Module 3 notes. I suspected going into this course that all of the work on the floor would be good for/challenge my flexibility being a over six feet tall, nearly two hundred pound American male who has sat in chairs for my life. And it has been, but I’ve adjusted where needed. I appreciate the focus on the practitioners position and where they should be in relationship to the client. Finding ways to make massage easier on me will allow me to provide body work for a long time. Thank you. I had been doing a less refined form of rocking in my practice after doing some rocking motion during massage with my wife at home and her sharing her enjoyment. Since finishing this module I’ve used this rocking technique on the legs, face up and face down with all of my client and integrate it up the back. They love it. Some of them fall asleep. It reminds me of dancing where I just keep moving around the body with the rhythm.
Module 4 notes. The lifting up or tugging on the muscle and pulling it away from the bone is something I’ve done for some time along with compression. After going through this module it now only seems natural to incorporate rocking into the motion. Like I mentioned in my module 3 notes I’ve integrated this into my practice as well. Over time I’d like to have more and more of my practice be thai based. The straight leg rotation, traction, compression is great before foot work and then I’ve finished with the chi machine. The client bent knee, hands around the knee technique proved challenging for me to get correct at home as my partner felt my shin cut into her ankle, but I’m working on it. I think it’s do to my flexibility.
It seems that the rocking material fits well into what you have been doing already. From experience, I just have one piece of advice. Whenever I have taught large, strong males, most of them had the tendency to use more muscle power than necessary - just because they can. Small, and especially female therapists don't have so much muscle power, and therefore it makes perfect sense for them to use their body weight to their best advantage.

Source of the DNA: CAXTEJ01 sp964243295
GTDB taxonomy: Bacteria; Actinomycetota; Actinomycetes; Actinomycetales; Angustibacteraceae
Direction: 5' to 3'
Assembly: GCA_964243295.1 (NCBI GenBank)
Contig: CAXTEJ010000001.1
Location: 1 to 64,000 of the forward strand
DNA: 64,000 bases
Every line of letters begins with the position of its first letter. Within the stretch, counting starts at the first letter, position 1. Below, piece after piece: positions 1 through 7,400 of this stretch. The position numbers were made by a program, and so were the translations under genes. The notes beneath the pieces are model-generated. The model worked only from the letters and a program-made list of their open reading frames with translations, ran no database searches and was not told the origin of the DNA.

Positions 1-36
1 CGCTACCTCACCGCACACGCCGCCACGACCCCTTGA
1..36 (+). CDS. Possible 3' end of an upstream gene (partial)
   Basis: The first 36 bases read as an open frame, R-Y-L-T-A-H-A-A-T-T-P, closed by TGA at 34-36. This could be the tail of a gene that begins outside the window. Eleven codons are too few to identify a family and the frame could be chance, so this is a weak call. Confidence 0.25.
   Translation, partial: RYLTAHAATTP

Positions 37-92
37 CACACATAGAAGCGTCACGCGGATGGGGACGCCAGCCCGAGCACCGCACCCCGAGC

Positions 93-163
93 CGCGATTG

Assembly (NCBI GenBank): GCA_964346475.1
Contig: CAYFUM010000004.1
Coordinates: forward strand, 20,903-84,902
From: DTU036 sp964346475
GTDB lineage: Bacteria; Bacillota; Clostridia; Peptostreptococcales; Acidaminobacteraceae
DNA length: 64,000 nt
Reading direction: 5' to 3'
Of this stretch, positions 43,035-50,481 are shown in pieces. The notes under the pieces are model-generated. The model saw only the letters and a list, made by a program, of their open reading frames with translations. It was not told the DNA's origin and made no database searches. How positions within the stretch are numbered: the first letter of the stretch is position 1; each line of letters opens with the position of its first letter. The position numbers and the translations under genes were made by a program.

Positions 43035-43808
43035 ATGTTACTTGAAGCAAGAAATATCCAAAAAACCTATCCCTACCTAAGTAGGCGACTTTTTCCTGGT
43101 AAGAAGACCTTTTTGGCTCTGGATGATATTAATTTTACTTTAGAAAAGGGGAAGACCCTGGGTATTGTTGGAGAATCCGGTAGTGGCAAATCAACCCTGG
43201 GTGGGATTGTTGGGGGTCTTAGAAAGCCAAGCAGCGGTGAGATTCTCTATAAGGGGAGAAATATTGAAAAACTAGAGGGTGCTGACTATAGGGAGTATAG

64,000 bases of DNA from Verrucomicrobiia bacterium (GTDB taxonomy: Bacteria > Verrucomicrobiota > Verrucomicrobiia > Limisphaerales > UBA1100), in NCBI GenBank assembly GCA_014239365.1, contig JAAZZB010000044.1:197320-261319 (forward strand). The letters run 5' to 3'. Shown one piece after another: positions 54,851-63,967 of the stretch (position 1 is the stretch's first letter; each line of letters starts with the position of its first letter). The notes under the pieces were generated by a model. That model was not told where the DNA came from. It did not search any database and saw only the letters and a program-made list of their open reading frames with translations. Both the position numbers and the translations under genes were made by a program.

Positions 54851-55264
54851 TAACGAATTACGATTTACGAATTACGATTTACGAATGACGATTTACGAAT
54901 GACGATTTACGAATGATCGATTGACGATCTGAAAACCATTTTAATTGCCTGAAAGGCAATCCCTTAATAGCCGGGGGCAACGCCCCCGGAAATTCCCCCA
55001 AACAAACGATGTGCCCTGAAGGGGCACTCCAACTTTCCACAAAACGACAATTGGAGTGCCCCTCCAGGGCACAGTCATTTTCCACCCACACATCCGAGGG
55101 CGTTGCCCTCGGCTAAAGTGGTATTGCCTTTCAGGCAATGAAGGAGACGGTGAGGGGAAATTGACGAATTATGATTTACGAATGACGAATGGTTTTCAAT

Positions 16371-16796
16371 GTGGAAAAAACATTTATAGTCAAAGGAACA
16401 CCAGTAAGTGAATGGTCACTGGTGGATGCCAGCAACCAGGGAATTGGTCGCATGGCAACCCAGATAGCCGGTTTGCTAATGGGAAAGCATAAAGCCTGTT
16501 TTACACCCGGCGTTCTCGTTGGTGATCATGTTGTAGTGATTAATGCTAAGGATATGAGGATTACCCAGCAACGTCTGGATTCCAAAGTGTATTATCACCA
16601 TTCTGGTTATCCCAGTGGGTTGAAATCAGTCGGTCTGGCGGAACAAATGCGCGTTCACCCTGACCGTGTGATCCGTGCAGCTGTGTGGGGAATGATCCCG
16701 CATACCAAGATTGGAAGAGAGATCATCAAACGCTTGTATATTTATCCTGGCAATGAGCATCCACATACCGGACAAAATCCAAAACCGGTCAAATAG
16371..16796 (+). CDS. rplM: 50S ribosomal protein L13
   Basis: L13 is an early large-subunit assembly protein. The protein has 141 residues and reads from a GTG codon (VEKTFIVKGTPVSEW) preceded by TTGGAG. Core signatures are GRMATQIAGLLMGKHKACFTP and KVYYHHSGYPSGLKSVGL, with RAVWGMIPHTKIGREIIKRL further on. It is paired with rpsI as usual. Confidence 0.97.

However it is very important for all of us to minimize working with muscle strength, even if we can, and use body weight with minimal effort. It helps us to avoid long-term stress and injuries, and it will prolong our career. It also helps the techniques to flow better and it feels much better for the clients.
I don't know if this applies to you, but it doesn't hurt to be reminded.
Module 5 notes
I really like the first movement with the leg bent up at a ninety degree angle. The prescribed motion I think is great stretching out the glutes, low back and the internal and external rotators of the hip. The second movement will definitely take some practice to feel comfortable and the third felt for more natural for me though my wife has been rehabilitating her lower back and this is a heavy stretch for her right now. The spinal twist rocking is another example of how a lot of these movements have a positive effect on multiple areas at once.